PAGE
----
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How to Join a Baptist Church and What It Means Spiritually

Editor’s note: See Brian Kaylor’s story, “Ken Starr Joins Baptist Church – Without Attending
 

Jana and I recently joined First Baptist Church of Desdemona, our small ranching community about 90 miles southwest of Fort Worth, Texas.

 

We accepted the invitation of the fellowship to join our individual faith to the corporate (from the Latin meaning “body”) witness of the congregation.

 

We presented ourselves for membership by getting up out of our seats and standing before that Body of Christ, as every other member of that church has done for 130 years. We were fellow believers whose bodies have been immersed in baptism – buried with Christ in a crucified death and raised with Christ in a resurrected life. That is, we submitted our individual bodies to a corporate Body of Jesus’ disciples placed under the waters of baptism and raised up out of those waters to witness bodily to his rule of love, justice, forgiveness and grace.

 

Indeed, though I was the visiting preacher in that pulpit, I was not exempt from the accountability of standing before the community in radical egalitarian fashion. I climbed down out of the pulpit and stood on the level of the people.

 

We did not – could not – do this in absentia.

 

Just as we are not absent from our individual bodies, so we could not be absent from the Body of believers that the Spirit led us to join. Indeed, we are part of St. Paul’s stunning vision of community outlined in his epistle to the Romans: “For as in one body we have many members, and not all members have the same function, so we, who are many, are one body in Christ, and individually we are members of one another” (Romans 12:12).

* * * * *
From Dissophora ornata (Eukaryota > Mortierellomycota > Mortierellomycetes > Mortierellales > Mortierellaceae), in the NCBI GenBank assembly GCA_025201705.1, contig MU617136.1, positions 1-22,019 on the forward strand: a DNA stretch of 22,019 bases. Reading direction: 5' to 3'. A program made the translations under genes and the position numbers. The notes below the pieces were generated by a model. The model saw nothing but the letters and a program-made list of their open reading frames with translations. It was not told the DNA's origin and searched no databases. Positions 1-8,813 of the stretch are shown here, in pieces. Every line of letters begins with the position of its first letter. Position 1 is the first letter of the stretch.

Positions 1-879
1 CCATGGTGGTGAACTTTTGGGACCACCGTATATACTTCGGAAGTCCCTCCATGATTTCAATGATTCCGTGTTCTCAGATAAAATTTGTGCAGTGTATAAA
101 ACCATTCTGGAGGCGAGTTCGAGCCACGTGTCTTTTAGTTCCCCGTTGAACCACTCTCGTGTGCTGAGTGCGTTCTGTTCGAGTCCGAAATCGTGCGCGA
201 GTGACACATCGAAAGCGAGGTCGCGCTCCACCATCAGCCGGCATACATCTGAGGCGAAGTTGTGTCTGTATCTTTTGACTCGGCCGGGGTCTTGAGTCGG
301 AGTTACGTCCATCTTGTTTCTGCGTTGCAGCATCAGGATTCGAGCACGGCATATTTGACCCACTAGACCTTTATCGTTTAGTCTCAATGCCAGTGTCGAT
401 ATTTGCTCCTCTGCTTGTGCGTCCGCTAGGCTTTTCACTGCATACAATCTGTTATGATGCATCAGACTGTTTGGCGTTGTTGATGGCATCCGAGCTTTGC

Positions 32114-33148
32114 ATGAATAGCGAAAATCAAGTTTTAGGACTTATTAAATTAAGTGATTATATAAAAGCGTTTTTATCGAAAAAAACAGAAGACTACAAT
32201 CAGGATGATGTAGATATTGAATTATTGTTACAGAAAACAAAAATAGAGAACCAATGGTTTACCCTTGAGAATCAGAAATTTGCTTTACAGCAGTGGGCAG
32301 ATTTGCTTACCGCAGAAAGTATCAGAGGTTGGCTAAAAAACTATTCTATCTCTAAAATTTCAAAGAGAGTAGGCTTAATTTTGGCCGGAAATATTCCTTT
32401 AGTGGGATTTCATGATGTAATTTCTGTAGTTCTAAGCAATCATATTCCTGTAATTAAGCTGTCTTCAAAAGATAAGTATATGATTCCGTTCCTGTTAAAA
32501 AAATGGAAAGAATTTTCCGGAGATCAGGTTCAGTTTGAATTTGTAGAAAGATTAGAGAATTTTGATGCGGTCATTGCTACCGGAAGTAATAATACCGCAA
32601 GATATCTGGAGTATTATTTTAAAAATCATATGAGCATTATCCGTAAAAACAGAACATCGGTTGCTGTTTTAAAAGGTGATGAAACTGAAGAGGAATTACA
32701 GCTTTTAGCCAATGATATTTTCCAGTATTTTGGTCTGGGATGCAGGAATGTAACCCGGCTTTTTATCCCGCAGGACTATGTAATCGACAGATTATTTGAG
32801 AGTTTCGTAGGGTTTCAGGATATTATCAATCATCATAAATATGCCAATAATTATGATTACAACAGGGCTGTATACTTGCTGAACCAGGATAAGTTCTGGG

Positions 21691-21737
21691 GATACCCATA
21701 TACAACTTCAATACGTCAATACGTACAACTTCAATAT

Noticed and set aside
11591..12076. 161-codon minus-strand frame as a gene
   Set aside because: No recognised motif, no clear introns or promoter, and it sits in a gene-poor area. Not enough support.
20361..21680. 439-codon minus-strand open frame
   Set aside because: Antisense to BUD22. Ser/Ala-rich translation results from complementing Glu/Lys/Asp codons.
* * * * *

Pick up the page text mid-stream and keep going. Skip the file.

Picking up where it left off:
This embodied witness is not an irrelevant distinction, according to the kind of faith described in the New Testament. It is at the core: “Where two or more are gathered in my name, there I will be also.”

 

I regret that the new president of Baylor University, our largest Baptist institution, missed an opportunity recently to celebrate this distinction. It is reported that he joined a Baptist church in Waco but was not present on the Sunday of this union.

 

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I cannot imagine such a thing happening in a Baptist church without remarkably extenuating circumstances that have not been publicly disclosed. A university president is a very busy person. No doubt demanding duties prevent perfect Sabbath attendance. Furthermore, I recognize that it is quite possible that procedures unique to that particular, autonomous Waco church may have been scrupulously followed.

 

For sure, there are myriad creative ways for a Christian believer to affirm and celebrate his or her identification with the community of Christ. The ritual of our rural Baptist church described above, while traditional and time-honored, is not the only, or necessarily the best, way. Local churches, like all families, are curiously intimate and personal entities. It is not my intention unduly to criticize any local fellowship’s manner of receiving new members.

 

But the organization called the “church” in the New Testament cannot be joined or united in idea or intention or thought or spirit. Only bodily action can accomplish this.

 

How does one join himself or herself to a Body without being present? That kind of Gnosticism may reflect our isolated, detached and disembodied postmodern sensibility, but it is meaningless to Jesus and Paul.

 

This core biblical teaching is clearly attested by the host of fine pastors and theologians on the Baylor faculty, and I hope their new president, who is new to the Baptist tradition, will take the opportunity to learn from these teachers the values of communal, incarnational and congregational theology.

 

After the benediction last Sunday, the congregation of First Baptist Church of Desdemona stood in line for a long time to greet us, to extend physically their right hand of fellowship to us. No one was in a hurry to leave. They needed to attach themselves to us, to engage in sensate, tactile, real, embodied presence.

 

They knew instinctively that such communal touch would mediate another Presence, too.

 

Charlie Johnson is interim pastor of the First Baptist Church of Desdemona, Texas.